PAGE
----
The Suffering God: Ash Wednesday Reflections on Lent

The season of Lent is one of the most meaningful times of the year for me. I am a lover of the overall rhythms of the church’s liturgical calendar, and I am especially fond of the movement beginning with Ash Wednesday, through the 40 days of Lent, into Holy Week, and finally culminating with Easter. Its a theologically rich time of year, especially for a theologian like myself whose academic work focuses on suffering, both human and Divine.

Lent commemorates Christ’s 40 days in the desert, where he fasted and withstood the Temptations he had to endure at the hands of Satan. Just as Christ sacrificed and meditated on the failings inherent in humanity, so we are called to a practice of sacrifice and contemplation. This time prepares us to walk with Christ through Holy Week, into his Suffering Death and, ultimately, the Resurrection. Scripture tells us many times Christ foreknew his coming fate, and he must have contemplated it during his days in the wilderness. Being human, he surely felt pangs of great sorrow and foreboding, alongside the assurance he felt in the righteousness of his sending.

The Temptations themselves – temptations to wield economic, religious, and political power – serve as reminders of those things which Christians are called to reject. Just as Christ refused the temptations and instead launched a public ministry predicted on humility, compassion and peace, so we are called to remember our Discipleship by refusing to live as usual, as society expects, during this time. And unlike the weak Lenten “fasting” practiced by much of popular Christianity, this isn’t a call to simply shed the trappings of the world for 40 days, followed by a post-Easter return to life as it was. No, Lent is to be a time set aside for reflection and contemplation on the kind of life we are called to at all times by Christ, the kind of life demanded by the self-sacrificial love of Christ envisioned at the end of these days by Christ’s suffering and death. These forty days are our time to remember our calling as disciples, and to re-dedicate ourselves to that way of being.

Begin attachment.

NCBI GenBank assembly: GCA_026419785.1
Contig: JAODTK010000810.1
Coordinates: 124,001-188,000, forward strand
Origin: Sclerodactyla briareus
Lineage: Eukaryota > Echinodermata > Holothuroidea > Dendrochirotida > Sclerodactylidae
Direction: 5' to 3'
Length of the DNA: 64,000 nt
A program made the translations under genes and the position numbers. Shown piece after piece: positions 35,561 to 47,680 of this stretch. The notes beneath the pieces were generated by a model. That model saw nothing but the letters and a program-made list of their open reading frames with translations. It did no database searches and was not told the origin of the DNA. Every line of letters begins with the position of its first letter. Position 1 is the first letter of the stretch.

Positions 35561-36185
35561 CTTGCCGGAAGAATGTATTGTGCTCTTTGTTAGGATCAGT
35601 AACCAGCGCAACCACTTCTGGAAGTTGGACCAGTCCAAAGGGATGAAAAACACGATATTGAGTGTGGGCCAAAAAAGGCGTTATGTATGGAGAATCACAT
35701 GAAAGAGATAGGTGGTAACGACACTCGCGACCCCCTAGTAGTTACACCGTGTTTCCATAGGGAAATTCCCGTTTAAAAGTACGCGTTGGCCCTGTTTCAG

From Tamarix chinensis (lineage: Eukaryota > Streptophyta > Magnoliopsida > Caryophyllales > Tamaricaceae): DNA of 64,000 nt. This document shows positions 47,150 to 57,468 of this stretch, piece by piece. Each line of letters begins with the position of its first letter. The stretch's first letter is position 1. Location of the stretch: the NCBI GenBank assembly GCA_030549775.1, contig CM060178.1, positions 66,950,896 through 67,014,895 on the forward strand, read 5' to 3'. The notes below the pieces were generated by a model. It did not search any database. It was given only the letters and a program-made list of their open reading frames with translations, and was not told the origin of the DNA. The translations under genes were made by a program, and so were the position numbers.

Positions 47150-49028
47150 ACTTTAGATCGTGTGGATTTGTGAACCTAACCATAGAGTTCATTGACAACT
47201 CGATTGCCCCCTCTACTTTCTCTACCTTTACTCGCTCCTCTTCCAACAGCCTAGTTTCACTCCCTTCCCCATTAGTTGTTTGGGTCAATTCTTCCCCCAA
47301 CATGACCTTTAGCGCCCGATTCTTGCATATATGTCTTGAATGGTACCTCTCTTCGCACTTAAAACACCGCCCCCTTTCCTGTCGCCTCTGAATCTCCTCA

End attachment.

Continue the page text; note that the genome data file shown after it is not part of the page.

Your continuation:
Fasting does have its place, however. For Western Christians, we can look to our Eastern brothers and sisters, who engage in a much more committed practice, where not only are diets restricted, but intense study of Scripture and the Church Fathers is accompanied by intensified prayers and spiritual exercises, as well as more time spent in and with the Church. All of this serves to preoccupy the disciple, reminding them of the overwhelming call on their lives made by Christ. We in the West, especially here in America, would be well served to pattern our own observance on these more ancient and more meaningful practices. I certainly hope to do so this year, and in future Lents.

As I mentioned earlier, Lent is a time that I feel especially called to, as a theologian who has spent much time thinking about the nature of human suffering, and the shocking reality of God’s own suffering. Christ suffered from the pangs of hunger for forty long days, not to mention the pangs of temptation he felt. We end this time in the liturgical year by observing and mourning the suffering death Christ endured, as we try to make sense of it for our own lives and our world, before we get to the beauty of Easter morning. The suffering God endured as Christ is central to our understanding of who God is. Our God is a God who suffers alongside us, who can relate to our limited existence because They have experienced it. The suffering of God on the Cross through Christ the man opens up new paths of relationality for us to have with the Divine. Lent is the time when, through voluntary self-abnegation, we ruminate on our limits, and the amazing fact that God emptied God’s self to take on those same limitations, and ultimately, even death.